What do you want from your elected officials?
That’s an important question for Killeen-area voters to ask themselves as they head to the polls Monday for the start of early voting in the May 7 election.
Monday’s Killeen Daily Herald forum for mayoral and council candidates was revealing in several areas.
While all candidates demonstrated a genuine desire to serve and a commitment to the city and its residents, some differed on how they viewed their roles as prospective office holders.
A recent Herald poll found 80 percent of respondents wanted “hands-on” council members, especially regarding the city’s finances.
But there, candidates were split on their prospective duties.
Incumbent Jonathan Okray advocating being the most hands-on, saying he wanted to look at the city’s budget “line by line,” and former councilman Steve Harris said the council should be very knowledgeable about the city’s finances “and not just at the surface level.” Candidate Gregory Johnson said he wanted to see monthly financial reports within 60 days and also urged the city to adopt zero-based budgeting.
Others called for somewhat less direct involvement, with former Councilman Terry Clark suggesting expanding the city’s finance department and candidate Tad Dorroh characterizing the council’s role as that of an oversight board, in which the council sets expectations with the city manager, who directs the department heads accordingly.
The council candidates differed on the issue of city contracts as well.
Harris and Dorroh took the strongest stands, with Harris arguing that city contracts should not be open-ended and should be rebid when they are up. Dorroh said local employers should always have first rights in the bidding process.
Clark sidestepped the question of no-bid contracts, citing his lack of legal expertise. Okray argued contractors should be properly registered with the city.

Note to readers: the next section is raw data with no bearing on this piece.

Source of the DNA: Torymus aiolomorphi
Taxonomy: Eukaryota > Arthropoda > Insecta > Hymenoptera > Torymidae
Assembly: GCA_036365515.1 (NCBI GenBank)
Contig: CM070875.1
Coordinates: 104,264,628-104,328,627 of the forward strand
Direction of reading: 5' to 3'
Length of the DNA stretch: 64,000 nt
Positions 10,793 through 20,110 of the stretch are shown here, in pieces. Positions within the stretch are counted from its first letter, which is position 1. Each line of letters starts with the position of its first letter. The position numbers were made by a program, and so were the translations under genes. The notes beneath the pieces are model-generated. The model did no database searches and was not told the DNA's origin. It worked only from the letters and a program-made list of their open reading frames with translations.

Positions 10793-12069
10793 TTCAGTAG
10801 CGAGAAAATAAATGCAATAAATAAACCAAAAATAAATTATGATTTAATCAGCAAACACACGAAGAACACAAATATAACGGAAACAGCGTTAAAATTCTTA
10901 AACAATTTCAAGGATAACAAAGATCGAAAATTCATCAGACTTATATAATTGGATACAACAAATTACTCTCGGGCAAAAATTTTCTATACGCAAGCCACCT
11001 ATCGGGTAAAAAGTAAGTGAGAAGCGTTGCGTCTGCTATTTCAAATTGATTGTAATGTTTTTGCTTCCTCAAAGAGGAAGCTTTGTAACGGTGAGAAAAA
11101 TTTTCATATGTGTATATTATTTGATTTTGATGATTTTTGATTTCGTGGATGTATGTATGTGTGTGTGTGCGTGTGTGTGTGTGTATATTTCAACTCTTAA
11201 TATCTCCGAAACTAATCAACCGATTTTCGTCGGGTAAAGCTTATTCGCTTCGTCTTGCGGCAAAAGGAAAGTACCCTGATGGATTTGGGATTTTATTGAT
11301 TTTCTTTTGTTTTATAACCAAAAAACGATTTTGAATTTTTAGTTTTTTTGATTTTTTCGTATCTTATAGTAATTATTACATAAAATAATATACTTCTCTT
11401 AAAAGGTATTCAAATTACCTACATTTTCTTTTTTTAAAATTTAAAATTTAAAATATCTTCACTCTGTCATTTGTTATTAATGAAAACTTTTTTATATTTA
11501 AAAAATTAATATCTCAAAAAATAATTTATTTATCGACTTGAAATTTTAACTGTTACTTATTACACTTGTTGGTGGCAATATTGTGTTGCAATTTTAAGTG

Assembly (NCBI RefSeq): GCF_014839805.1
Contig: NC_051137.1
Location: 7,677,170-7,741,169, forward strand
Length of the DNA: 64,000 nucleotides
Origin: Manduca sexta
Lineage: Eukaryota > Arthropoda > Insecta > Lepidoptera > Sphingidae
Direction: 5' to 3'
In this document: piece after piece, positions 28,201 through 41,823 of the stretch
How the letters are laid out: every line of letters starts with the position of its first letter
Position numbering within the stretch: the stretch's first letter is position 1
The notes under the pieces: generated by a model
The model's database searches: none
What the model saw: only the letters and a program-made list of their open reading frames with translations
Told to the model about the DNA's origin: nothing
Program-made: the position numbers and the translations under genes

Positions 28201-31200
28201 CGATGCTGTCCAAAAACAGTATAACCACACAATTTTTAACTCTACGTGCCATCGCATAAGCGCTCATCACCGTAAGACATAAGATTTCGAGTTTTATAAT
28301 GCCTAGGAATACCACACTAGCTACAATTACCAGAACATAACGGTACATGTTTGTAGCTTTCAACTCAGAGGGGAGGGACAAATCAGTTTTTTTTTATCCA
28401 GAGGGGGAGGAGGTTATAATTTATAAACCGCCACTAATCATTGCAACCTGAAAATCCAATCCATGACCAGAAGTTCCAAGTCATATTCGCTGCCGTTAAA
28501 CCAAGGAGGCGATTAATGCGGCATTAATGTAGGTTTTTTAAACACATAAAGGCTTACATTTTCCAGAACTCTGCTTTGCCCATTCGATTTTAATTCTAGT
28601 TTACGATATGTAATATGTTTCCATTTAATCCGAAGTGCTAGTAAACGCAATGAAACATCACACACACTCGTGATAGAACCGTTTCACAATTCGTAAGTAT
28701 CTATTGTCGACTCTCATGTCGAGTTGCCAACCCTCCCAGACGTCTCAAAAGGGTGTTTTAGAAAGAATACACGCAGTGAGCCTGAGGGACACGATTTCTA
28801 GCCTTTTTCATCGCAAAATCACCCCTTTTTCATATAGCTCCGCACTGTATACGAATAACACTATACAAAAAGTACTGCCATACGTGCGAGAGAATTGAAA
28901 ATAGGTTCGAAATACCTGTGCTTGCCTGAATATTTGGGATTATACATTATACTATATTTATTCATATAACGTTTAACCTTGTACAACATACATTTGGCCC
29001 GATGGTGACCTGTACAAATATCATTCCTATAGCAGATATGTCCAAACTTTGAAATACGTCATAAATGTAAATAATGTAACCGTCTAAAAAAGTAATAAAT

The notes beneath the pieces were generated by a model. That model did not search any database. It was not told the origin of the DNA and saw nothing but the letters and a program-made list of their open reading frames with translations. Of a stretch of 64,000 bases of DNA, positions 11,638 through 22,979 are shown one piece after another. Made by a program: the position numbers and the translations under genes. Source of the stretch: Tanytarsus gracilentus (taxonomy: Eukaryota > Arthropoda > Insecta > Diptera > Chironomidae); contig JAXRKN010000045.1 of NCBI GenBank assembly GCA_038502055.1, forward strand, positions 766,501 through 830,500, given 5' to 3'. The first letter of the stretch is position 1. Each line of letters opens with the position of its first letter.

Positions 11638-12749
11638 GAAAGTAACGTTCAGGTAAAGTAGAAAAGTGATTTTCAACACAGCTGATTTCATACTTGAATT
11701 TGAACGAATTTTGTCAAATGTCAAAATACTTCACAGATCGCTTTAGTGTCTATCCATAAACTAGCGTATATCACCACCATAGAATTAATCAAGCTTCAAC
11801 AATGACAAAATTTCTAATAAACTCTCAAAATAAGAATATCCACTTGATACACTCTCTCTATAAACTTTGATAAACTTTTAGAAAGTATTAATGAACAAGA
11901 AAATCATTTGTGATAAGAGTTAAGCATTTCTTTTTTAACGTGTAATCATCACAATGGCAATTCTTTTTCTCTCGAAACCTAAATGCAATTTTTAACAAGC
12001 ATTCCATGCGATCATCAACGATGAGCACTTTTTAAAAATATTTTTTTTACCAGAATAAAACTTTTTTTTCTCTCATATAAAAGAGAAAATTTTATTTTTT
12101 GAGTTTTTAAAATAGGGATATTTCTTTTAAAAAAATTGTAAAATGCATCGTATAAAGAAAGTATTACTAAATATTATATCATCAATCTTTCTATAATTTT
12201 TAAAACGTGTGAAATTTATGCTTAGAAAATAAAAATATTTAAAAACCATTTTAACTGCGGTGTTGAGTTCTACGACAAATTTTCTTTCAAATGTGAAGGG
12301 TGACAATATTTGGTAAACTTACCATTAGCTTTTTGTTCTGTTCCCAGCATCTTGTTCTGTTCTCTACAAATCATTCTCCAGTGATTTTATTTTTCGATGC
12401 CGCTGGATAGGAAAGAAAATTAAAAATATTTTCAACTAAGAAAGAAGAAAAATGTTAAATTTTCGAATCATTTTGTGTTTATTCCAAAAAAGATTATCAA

On these and other issues, Killeen voters have to make a choice — whether to cast their ballot for candidates who represent continuity and stability or to vote for those advocating a new approach and an openness to changing city policy and procedures.
How voters choose will affect everything from financial accountability to transparency and perhaps most importantly, the selection of the next city manager.
Killeen-area residents have similar choices in the Killeen ISD school board race. Voters must decide whether they want to be represented by a board dominated by teachers and administrators or one that reflects a broader cross-section of the community.
District residents also face a choice between re-electing incumbents on a board that has struggled to address the challenges facing the district or to hand the reins to less-experienced challengers who are pushing for more community interaction and stronger board oversight.
Who is best qualified to take on the hard decisions and make the difficult choices?
The decisions made at the ballot box will affect the future of our community for the next two years and beyond.
As such, it’s important to have the necessary information. The Herald’s Election Guide can be found in today’s edition, providing a side-by-side look at candidates responses to questions on the issues, as well as a list of polling locations and times.
More information, including candidate videos and profiles, as well as a recording of last week’s forum, can be found at kdhnews.com/centerforpolitics.
It’s important to be well informed, but it’s also important to take the opportunity to cast your ballot. In the last mayoral election, just 6 percent of the city’s registered voters went to the polls. Just 3,493 residents voted in the mayoral race — a contest that was decided by 98 votes.
It’s imperative that voters turn out in better numbers this time around. Get involved. Make a difference in your city and school district.
Going to the polls is the best way to show you care.